To bake them, put them in an oven preheated to as low as your oven will allow. My oven has 77 ºC as its lowest temperature. I say preheated because during the preheat process, local temperatures can rise well above the dialed in setting. Scrub and wrap in foil your sweet potato and place it in the 77 ºC oven, or as low as it will go, and keep it there for an hour, give or take, depending on how thick it is, and then ramp the temperature up to 205 ºC until it is soft. I know that I said that the enzyme is denatured at 77 ºC, but because heat transfer is so slow with the dry heat of an oven, it takes a LONG time for any part of it to reach that temperature.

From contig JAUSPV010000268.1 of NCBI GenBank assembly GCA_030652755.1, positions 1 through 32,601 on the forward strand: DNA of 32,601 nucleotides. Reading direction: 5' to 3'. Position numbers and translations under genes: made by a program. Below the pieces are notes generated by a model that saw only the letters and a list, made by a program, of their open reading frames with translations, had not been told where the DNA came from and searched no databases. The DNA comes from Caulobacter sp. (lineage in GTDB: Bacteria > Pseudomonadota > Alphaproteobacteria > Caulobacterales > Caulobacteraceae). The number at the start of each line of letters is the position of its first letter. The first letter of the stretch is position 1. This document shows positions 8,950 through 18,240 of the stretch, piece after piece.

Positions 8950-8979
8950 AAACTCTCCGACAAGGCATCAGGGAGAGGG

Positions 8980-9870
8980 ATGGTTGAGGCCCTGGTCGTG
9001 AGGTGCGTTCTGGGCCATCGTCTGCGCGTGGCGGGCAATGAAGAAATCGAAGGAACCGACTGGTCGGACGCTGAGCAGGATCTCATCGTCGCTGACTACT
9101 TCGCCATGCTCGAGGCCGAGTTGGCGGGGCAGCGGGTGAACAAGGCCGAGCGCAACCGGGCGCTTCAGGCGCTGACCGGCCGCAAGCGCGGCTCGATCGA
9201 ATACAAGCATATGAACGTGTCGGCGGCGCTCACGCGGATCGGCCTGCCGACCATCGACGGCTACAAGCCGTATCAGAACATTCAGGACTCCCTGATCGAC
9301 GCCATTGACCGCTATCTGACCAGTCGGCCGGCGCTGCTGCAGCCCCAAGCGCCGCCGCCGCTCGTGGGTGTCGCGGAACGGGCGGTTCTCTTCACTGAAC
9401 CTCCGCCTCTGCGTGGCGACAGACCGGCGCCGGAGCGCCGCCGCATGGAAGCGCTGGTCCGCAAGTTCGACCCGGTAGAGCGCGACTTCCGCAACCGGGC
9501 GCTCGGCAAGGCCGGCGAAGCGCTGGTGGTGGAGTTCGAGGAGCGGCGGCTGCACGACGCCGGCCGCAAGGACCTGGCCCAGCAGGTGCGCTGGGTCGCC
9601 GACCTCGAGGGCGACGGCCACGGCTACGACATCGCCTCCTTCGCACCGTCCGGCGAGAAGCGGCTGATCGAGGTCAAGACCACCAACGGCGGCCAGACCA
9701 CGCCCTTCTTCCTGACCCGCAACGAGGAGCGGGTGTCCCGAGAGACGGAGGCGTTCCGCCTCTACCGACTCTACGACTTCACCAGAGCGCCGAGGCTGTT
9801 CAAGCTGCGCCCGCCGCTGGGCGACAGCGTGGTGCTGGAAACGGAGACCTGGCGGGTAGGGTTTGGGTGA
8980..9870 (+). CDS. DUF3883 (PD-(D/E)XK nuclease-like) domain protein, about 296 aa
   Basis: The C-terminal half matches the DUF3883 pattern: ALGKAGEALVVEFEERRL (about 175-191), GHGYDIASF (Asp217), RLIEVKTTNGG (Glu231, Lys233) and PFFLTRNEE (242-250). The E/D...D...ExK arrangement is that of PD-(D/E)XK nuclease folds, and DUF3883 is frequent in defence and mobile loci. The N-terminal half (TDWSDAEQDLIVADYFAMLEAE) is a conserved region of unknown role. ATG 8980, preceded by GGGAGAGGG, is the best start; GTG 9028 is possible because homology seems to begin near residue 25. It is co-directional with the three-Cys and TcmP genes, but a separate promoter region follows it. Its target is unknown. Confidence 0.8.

If you are "boiling" them, do not. Do not even simmer them. You need a kitchen thermometer to do this well. Take a pan of water, whatever size you need depending on the amount that you are cooking, and bring the water temperature to 65 ºC. Then add your sweet potatoes and hold the temperature there for half an hour. Since water transfers heat much more efficiently than does the air, half an hour is enough. I prefer to cook mine in their jackets to prevent loss of sugar into the cooking water, but you can peel and slice them first if you prefer. It is a matter of taste. For peeled and sliced ones, 15 minutes will do. Then crank the heat up to a simmer (a rolling boil is just too hot), and simmer until tender. Thus you will have as sweet as a sweet potato as can be had, UNLESS you make the mistake of storing them in the refrigerator.
Session B. Copper and Meringue